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Opinions of Wednesday, 31 December 2014

Journaliste: Tikum Azonga

Why group revision is good

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Usually, when one is studying for an exam, one revises prior to sitting it.

Out of experience, I have come to learn that although prayers and the prayerful attitude can help, left to themselves, they can not deliver the goods. Individual and personal input is indispensable.

Freedom of choice

Obviously, when it comes to revising, one can either join others or go it alone. Again, from personal experience, I have learnt that group work is better. The very first of the lessons came when I was in Form Three at Sacred Heart College in Bamenda (Cameroon, for those who cannot locate the place).

A teacher in a class of his own

It was during the third term promotion exams and the subject was Religious Studies, at the time taught by Mr. Jerome Nsom. This is a teacher we classmates remember very fondly whenever we come together.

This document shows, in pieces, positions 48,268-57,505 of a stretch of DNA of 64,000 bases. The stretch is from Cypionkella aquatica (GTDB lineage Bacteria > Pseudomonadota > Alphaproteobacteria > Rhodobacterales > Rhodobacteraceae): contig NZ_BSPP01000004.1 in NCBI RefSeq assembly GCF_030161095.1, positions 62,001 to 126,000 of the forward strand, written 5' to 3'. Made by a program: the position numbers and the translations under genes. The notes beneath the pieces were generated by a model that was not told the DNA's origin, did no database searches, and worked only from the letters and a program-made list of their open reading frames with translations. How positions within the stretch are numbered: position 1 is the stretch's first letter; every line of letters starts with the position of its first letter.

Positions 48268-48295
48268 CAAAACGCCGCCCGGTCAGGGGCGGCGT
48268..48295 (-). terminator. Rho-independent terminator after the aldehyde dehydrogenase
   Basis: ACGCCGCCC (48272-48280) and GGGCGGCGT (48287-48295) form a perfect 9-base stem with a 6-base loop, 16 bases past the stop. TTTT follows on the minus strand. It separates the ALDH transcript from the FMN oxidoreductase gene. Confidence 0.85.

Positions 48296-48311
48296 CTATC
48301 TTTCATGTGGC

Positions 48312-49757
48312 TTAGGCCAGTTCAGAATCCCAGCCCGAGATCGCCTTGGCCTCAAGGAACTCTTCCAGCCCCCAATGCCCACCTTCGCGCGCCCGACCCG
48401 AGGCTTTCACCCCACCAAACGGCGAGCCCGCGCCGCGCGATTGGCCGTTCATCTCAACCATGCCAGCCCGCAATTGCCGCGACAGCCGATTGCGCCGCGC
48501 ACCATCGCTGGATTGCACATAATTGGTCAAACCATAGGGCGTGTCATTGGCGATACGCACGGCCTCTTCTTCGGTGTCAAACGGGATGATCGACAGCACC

He had his own way of doing things. He could be sarcastic to us, but he never insulted us. He never punished us like making us cut grass in his compound, although he lived on-campus. He never even beat us. When he came to our college, we learned he had been Principal of the Teachers`Training College (TTC) in Tatum (Nso). So, he joined us from some position of high standing.

One thing that surprised us about Mr. Nsom was that although he was none of the Reverend (Marist) brothers who ran the school or even the school`s chaplain (the priest), he was the one who taught Religious Studies in Forms 3, 4 and 5, and therefore for the GCE exam ultimately. Not so long ago when I met him in Bamenda and put this concern to him, he said: “There was nobody else at the school at the time who could teach that subject!”.

However, to be fair to him, he knew his subject matter and he knew how to deliver it. When the idea occurred to me to write this piece, I thought about Mr. Nsom and how he taught us the Synoptic Gospels (Mathew, Mark and Luke) and the Acts of the Apostles.

I remember him telling us about how when the Pharisees challenged Jesus to show them proof that he was of God, he said he only had “the sign of Jonah”. Jonah, it is said, spent three nights in the belly of a fish after being swallowed by it and was vomited alive.